decision calculus

decision calculus

[di′sizh·ən ′kal·kyə·ləs]
(systems engineering)
A guide to the process of decision-making, often outlined in the following steps: analysis of the decision area to discover applicable elements; location or creation of criteria for evaluation; appraisal of the known information pertinent to the applicable elements and correction for bias; isolation of the unknown factors; weighting of the pertinent elements, known and unknown, as to relative importance; and projection of the relative impacts on the objective, and synthesis into a course of action.
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Selva said deterring war is an exercise in influencing China's decision calculus, making diplomacy preferable to conflict and managing crises in such a manner that they do not unintentionally escalate.
We know that consumers are first attracted by style and design--it is the first touch-point in the decision calculus," Williams said.
approach to tailored deterrence is flawed because of its reliance on two erroneous assumptions: that the Nation can reliably assess an adversary's decision calculus, and that it can decisively influence an adversary's choices.
Effectively influencing a competitor's decision calculus requires continuous, proactive activities conducted in the form of deterrence campaigns tailored to specific competitors.
Tailoring to specific actors and specific situations: Some believe the primary contribution of the tailored deterrence concept is that the differentiation among deterrees would emphasize the need to understand each potential adversary's decision calculus.
However, beyond all the matrixes and decision calculus, serious students of political science, international relations, national security, and military strategy will find this work of great value.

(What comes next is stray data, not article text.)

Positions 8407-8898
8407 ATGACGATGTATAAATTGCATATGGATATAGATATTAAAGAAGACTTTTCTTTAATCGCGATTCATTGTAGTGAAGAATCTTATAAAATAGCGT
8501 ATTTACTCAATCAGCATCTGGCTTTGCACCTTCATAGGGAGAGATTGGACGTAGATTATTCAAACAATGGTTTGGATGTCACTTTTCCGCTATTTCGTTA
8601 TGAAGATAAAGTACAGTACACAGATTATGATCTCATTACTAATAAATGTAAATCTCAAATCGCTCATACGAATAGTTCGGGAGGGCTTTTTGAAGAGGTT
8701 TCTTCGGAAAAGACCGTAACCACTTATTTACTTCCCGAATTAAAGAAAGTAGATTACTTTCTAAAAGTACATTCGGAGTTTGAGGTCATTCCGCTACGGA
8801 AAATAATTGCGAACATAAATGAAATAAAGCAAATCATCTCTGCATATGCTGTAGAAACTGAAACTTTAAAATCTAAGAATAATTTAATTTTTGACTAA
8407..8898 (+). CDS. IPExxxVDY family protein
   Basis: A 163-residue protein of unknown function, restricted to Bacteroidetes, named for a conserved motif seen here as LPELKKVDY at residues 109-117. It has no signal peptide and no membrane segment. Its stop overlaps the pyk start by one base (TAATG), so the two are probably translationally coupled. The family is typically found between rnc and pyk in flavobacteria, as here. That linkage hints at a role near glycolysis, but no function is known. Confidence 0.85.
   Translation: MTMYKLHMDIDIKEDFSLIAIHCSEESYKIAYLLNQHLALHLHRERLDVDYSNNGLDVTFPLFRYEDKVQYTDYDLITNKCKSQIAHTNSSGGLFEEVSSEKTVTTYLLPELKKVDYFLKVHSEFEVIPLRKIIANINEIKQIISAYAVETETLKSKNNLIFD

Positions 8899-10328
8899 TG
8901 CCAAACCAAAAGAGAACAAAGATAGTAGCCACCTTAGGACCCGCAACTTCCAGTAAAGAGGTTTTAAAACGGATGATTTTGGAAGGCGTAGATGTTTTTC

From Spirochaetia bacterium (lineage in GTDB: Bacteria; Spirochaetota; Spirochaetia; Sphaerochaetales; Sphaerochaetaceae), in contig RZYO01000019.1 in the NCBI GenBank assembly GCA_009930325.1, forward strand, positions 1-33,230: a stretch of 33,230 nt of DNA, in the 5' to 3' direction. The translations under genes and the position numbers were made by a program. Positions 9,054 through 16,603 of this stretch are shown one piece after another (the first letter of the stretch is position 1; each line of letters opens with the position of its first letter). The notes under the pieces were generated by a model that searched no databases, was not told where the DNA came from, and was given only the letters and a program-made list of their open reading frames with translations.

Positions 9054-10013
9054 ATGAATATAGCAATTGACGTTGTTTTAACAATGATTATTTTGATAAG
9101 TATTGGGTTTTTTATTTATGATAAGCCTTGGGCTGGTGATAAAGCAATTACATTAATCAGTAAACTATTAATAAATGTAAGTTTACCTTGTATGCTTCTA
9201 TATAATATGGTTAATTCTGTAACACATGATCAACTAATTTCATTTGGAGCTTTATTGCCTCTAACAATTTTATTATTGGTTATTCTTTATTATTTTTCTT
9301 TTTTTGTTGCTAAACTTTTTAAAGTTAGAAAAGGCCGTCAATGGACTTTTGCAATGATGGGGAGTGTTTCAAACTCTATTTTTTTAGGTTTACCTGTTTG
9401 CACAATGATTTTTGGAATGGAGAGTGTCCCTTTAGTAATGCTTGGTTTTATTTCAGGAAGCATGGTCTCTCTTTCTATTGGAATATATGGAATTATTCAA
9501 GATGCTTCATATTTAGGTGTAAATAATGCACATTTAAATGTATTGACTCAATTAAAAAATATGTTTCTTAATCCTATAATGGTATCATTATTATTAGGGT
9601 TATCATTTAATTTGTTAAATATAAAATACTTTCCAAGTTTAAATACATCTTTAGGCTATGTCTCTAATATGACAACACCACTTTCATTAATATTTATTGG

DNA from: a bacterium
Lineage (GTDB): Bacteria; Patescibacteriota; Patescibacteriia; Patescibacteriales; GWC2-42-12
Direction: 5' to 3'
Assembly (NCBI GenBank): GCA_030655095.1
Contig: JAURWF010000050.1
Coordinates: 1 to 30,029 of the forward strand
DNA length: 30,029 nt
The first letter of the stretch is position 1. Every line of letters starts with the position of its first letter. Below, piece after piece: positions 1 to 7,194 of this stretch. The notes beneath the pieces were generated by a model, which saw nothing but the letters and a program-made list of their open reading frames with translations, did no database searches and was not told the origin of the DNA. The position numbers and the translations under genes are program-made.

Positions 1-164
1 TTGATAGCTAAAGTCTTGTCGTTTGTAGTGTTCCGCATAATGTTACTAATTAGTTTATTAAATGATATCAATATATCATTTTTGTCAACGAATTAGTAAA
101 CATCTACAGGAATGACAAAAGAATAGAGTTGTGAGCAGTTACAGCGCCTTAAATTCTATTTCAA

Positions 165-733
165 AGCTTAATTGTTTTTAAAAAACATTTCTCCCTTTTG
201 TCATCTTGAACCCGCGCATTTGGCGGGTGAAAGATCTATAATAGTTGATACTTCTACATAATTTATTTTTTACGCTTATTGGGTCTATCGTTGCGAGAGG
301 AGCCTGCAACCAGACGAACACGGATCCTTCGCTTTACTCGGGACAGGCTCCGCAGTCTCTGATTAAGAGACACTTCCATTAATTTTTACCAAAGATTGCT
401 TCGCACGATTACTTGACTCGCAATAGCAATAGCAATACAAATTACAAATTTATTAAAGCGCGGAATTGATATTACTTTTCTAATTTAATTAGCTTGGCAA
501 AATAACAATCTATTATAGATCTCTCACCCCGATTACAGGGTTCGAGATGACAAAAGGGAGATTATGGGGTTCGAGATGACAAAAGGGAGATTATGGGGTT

Some watersheds may also need additional land use-changes that might alter the decision calculus.
A major contribution of the study is its careful empirical reconstruction of the often complex and multidimensional decision calculus of weaker initiators, providing thereby a highly differentiated context for the evaluation of national security policies.
He argues that moral obligations toward others are not simply a single element in the decision calculus.
We suggest, however, that the results attained are relevant for the decision calculus of the leaders of the majority coalition.
Income-contingent loans--or pay-as-you-can loans, as I'll call them--can change the decision calculus of a low-income high school student.
If empirical data are not available or historical data do not reflect future conditions, the effort function can still be callibrated using decision calculus (Little and Lodish 1969; Little 1970), by eliciting judgments from managers, which are then fit to a response curve.
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